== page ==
Three members of the 6-cys protein family of Plasmodium play a role in gamete fertility.
SourcePlos Pathogens, 6, 4, (2010), pp. e1000853
1 april 2010
Article / Letter to editor
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SubjectMolecular Biology; N4i 3: Poverty-related infectious diseases; NCMLS 1: Infection and autoimmunity; NCMLS 6: Genetics and epigenetic pathways of disease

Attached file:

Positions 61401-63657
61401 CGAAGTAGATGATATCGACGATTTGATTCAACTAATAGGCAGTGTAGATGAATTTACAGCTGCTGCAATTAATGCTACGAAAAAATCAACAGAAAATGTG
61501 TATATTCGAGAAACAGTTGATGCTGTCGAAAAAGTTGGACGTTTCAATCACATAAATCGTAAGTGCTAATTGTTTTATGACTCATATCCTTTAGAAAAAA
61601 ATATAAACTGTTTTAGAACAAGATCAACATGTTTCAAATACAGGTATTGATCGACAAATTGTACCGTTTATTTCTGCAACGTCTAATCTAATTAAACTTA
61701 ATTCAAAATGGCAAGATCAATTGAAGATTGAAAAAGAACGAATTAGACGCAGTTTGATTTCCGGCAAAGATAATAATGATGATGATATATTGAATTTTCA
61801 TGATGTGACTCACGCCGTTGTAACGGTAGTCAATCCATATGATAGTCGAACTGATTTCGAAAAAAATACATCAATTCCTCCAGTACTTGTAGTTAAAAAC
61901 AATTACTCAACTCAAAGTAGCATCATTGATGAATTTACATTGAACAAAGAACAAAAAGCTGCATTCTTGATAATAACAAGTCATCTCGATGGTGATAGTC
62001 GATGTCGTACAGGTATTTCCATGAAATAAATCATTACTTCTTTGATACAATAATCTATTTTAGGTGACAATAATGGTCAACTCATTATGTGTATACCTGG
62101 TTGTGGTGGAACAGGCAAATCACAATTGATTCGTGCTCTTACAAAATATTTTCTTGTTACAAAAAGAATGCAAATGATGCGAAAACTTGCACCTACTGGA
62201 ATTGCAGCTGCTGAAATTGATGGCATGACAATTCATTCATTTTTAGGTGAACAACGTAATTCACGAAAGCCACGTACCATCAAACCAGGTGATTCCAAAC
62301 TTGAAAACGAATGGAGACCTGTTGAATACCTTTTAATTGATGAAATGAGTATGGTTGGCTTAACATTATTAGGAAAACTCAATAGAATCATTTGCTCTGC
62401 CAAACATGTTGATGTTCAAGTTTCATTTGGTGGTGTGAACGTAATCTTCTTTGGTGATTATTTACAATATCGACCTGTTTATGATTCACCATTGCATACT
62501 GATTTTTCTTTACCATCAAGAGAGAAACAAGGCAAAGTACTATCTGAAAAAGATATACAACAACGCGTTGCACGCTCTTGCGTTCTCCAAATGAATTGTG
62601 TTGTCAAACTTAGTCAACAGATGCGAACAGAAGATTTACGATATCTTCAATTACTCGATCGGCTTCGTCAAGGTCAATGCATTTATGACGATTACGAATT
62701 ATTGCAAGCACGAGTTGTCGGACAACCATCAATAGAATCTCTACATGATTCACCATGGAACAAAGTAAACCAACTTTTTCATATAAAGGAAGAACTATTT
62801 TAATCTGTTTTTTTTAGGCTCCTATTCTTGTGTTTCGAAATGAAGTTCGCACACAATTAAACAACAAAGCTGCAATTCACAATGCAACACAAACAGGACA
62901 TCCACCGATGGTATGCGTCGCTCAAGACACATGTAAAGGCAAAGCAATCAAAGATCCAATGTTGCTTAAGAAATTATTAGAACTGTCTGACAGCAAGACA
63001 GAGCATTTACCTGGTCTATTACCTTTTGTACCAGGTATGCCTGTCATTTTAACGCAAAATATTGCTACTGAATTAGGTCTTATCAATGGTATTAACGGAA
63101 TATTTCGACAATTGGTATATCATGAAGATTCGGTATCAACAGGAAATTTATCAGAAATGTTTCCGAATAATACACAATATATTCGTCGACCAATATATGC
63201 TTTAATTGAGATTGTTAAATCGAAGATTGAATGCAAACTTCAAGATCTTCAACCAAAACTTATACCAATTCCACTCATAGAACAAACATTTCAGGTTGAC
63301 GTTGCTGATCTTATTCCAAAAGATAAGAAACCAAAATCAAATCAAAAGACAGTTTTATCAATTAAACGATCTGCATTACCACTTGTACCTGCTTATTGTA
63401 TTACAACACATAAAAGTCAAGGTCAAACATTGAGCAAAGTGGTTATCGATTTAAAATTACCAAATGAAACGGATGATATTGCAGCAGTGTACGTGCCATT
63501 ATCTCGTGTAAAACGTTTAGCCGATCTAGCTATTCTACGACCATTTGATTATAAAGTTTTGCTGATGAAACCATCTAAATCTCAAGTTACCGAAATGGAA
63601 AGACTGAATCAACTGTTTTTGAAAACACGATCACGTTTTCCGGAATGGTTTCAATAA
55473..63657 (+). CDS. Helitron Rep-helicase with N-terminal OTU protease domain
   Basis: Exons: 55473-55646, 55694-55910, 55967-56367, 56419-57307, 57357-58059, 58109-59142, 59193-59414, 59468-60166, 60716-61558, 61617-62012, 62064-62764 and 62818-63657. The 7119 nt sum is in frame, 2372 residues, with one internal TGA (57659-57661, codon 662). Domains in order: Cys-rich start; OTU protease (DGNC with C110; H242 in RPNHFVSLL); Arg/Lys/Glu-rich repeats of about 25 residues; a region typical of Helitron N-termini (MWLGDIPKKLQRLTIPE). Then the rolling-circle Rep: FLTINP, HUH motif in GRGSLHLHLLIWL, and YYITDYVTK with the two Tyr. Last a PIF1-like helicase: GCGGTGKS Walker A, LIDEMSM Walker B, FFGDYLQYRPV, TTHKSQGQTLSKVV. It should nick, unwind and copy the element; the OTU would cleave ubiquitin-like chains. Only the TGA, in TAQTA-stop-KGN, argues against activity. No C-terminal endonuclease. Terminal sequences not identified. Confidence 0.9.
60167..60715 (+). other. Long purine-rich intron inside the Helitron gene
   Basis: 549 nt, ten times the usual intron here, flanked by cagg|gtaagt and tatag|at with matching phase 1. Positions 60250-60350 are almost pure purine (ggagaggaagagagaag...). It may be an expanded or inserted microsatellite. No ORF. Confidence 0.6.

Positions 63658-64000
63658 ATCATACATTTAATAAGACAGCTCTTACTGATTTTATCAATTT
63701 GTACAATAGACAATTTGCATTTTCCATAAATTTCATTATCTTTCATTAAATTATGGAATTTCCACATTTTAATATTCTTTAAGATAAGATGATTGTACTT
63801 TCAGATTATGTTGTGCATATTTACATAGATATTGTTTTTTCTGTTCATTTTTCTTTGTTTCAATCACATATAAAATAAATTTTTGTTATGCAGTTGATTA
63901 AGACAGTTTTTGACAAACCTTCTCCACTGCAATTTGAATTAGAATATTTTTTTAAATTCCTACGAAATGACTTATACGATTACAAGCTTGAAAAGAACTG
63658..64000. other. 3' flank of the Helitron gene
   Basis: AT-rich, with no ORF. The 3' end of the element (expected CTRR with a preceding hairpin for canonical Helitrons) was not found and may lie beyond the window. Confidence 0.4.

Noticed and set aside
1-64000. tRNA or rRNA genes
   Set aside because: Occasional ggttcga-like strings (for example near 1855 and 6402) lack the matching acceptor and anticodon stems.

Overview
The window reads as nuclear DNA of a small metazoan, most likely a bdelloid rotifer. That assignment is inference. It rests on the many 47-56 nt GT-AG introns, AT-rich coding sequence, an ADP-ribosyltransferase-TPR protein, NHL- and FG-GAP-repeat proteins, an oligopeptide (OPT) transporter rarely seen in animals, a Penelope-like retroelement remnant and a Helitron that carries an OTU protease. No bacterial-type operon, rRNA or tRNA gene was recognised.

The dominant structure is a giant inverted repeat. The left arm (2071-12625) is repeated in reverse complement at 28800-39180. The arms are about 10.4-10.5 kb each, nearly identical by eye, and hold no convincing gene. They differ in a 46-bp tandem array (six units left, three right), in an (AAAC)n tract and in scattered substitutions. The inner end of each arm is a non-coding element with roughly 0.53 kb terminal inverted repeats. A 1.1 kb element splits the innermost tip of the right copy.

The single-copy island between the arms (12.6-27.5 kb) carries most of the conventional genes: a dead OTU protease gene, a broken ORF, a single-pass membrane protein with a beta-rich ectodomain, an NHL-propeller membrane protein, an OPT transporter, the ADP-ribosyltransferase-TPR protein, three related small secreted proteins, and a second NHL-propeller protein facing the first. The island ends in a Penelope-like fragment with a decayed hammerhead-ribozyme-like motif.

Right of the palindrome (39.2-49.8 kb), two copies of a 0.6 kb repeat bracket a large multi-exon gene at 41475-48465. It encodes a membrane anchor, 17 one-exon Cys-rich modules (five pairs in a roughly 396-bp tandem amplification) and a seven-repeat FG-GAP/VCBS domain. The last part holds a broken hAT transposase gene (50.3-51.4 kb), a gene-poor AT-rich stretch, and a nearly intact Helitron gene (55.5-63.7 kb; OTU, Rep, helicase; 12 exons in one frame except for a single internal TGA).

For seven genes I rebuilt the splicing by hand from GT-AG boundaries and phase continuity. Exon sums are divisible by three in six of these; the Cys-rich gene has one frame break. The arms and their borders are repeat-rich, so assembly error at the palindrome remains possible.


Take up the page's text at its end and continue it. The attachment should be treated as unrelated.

The process of fertilization is critically dependent on the mutual recognition of gametes and in Plasmodium, the male gamete surface protein P48/45 is vital to this process. This protein belongs to a family of 10 structurally related proteins, the so called 6-cys family. To identify the role of additional members of this family in Plasmodium fertilisation, we performed genetic and functional analysis on the five members of the 6-cys family that are transcribed during the gametocyte stage of P. berghei. This analysis revealed that in addition to P48/45, two members (P230 and P47) also play an essential role in the process of parasite fertilization. Mating studies between parasites lacking P230, P48/45 or P47 demonstrate that P230, like P48/45, is a male fertility factor, consistent with the previous demonstration of a protein complex containing both P48/45 and P230. In contrast, disruption of P47 results in a strong reduction of female fertility, while males remain unaffected. Further analysis revealed that gametes of mutants lacking expression of p48/45 or p230 or p47 are unable to either recognise or attach to each other. Disruption of the paralog of p230, p230p, also specifically expressed in gametocytes, had no observable effect on fertilization. These results indicate that the P. berghei 6-cys family contains a number of proteins that are either male or female specific ligands that play an important role in gamete recognition and/or attachment. The implications of low levels of fertilisation that exist even in the absence of these proteins, indicating alternative pathways of fertilisation, as well as positive selection acting on these proteins, are discussed in the context of targeting these proteins as transmission blocking vaccine candidates.
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